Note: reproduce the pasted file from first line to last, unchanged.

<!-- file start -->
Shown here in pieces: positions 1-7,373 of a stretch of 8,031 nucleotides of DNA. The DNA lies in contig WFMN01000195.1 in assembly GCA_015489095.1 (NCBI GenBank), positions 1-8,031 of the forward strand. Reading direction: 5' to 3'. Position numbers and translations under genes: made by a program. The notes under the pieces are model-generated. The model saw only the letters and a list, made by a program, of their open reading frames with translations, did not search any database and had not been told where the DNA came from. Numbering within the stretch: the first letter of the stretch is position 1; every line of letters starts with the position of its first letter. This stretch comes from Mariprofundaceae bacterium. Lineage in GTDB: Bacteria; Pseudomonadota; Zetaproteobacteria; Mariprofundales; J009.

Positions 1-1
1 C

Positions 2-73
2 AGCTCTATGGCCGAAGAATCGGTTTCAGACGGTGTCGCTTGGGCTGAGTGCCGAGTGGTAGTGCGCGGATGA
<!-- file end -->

Shown here in pieces: positions 1-7,373 of a stretch of 8,031 nucleotides of DNA. The DNA lies in contig WFMN01000195.1 in assembly GCA_015489095.1 (NCBI GenBank), positions 1-8,031 of the forward strand. Reading direction: 5' to 3'. Position numbers and translations under genes: made by a program. The notes under the pieces are model-generated. The model saw only the letters and a list, made by a program, of their open reading frames with translations, did not search any database and had not been told where the DNA came from. Numbering within the stretch: the first letter of the stretch is position 1; every line of letters starts with the position of its first letter. This stretch comes from Mariprofundaceae bacterium. Lineage in GTDB: Bacteria; Pseudomonadota; Zetaproteobacteria; Mariprofundales; J009.

Positions 1-1
1 C

Positions 2-73
2 AGCTCTATGGCCGAAGAATCGGTTTCAGACGGTGTCGCTTGGGCTGAGTGCCGAGTGGTAGTGCGCGGATGA